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what is session and new request  RSS feed

Arun Maalik
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Dear sir

I would like to know what is session. when does it created, when it is destroyed. also i would like to know that when a new request is created for a page.

well supose i have created a LoginUser.html page in within context root newctx which accept userId and password as the name sugest for this page then i will request for that page as bellow...


Now if i am not wrong then i think at this time i am requesting for the page LoginUser . Now further if i will eneter wrong password two or three time then that password will be validiated by server then at this time what happen ?

if i will enter wrong password then will a new request will created for this page or not? In this case when will seesion created or when will destroyed. please specify me i am getting confuge about session and request.

with reagrd

Arun kumar maalik
Jeanne Boyarsky
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A new request is created every time the browser submits a page. A new request would be created for each time the user entered the wrong password, since it is independent of data.
Cameron Wallace McKenzie
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A session, or more accurately, an HttpSession, is probably the most important object in the entire Servlet API. Its importance cannot be understated.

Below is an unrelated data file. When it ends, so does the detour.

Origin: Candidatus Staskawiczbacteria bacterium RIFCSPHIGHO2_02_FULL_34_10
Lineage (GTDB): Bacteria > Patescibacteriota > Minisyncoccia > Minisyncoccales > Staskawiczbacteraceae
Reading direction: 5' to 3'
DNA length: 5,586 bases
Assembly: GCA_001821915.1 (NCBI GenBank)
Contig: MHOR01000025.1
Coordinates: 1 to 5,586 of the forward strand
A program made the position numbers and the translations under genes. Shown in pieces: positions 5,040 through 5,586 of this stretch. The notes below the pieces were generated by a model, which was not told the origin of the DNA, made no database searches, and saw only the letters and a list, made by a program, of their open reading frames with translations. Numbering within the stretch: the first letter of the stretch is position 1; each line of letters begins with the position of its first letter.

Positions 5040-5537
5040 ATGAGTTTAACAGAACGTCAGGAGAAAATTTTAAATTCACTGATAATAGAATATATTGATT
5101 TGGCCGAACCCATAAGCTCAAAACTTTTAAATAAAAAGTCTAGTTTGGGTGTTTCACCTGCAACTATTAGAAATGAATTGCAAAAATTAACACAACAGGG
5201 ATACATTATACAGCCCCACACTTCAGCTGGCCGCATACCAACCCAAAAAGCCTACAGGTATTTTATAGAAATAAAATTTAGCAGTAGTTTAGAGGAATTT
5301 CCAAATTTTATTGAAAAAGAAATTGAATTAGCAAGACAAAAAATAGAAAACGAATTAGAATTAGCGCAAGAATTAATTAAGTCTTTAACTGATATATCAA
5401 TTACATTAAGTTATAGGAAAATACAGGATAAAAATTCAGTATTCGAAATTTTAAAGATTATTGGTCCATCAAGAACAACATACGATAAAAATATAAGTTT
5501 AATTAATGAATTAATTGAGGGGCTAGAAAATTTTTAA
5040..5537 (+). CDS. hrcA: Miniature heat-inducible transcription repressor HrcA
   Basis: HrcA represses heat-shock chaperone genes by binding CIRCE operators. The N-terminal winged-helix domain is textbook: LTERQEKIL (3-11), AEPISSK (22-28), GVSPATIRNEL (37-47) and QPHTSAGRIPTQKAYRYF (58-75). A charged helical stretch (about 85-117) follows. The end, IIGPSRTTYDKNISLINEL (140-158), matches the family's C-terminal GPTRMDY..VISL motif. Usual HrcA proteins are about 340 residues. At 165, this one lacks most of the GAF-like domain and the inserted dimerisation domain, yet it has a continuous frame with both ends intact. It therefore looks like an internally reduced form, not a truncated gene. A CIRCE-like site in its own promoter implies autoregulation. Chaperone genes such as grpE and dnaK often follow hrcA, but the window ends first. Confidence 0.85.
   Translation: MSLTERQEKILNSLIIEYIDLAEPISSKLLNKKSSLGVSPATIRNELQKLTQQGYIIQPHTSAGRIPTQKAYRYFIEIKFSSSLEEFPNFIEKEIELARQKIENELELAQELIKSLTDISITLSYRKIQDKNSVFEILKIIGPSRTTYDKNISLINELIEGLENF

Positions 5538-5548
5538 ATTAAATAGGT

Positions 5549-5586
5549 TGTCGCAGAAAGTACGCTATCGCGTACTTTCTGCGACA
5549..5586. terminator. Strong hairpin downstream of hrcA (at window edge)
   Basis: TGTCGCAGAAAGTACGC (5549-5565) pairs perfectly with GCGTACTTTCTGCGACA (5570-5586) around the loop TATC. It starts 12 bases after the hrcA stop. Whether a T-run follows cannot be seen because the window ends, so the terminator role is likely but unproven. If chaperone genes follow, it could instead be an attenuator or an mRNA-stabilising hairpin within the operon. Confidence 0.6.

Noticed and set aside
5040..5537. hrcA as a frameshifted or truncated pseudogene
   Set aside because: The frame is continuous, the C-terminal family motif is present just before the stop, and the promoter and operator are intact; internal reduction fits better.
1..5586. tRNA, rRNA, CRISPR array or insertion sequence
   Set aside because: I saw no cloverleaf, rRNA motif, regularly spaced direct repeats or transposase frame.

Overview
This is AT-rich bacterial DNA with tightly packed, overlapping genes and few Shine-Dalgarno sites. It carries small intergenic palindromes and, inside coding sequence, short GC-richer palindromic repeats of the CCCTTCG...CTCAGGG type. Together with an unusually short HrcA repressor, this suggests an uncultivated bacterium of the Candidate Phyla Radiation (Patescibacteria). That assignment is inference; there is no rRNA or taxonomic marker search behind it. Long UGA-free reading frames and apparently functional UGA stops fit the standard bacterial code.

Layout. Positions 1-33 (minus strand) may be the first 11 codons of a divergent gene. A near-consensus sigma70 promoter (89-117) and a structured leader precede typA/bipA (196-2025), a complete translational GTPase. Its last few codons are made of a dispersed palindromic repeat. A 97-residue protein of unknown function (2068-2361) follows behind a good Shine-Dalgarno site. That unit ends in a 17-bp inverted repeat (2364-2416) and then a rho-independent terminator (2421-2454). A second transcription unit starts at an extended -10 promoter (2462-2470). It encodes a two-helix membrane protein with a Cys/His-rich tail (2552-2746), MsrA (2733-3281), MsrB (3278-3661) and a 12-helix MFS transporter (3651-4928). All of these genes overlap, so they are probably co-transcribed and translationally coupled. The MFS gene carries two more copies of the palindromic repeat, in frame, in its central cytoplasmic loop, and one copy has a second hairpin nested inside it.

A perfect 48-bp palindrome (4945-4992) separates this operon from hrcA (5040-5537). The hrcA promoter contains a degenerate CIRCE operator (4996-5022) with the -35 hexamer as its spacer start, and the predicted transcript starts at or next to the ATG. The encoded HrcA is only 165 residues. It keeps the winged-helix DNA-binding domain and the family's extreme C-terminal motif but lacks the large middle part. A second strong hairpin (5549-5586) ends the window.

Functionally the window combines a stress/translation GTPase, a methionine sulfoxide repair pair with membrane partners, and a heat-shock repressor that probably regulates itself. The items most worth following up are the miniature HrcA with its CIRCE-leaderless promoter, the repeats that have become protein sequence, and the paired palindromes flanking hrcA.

First of all, an HttpSession object has nothing to do with a Session EJB, so let�s get that association out of your mind right away. It is a completely different monster. An HttpSession is a server-managed component completely independent of the EJB spec.
The Session Issue

Here�s the issue: the http protocol, the mechanism we use to surf the Internet and browse websites, is stateless. Once a Web server is done handling a client request, the web server completely forgets about what it just did, kinda like that fish in Finding Nemo.

The http protocol treats every request as a brand spanking new, unassociated request, regardless of how many client-server interactions may have happened with a particular client in the past.

A web server, using the http protocol, doesn�t maintain any meaningful state with a client.

A stateless protocol, such as http, causes all sorts of problems for our web-based applications. For example, if someone surfs to our site and sees a product they want to buy, we want to keep track of that information until the user decides to check out.

Or perhaps a user is taking an online exam: we would want to keep track of every answer the user has provided. The http protocol provides no mechanism for keeping track of a user�s actions from one invocation to the other. That�s where the Servlet API, and more specifically, the HttpSession, comes in.

Here's some more information:

[ August 27, 2006: Message edited by: Bear Bibeault ]
It is sorta covered in the JavaRanch Style Guide.
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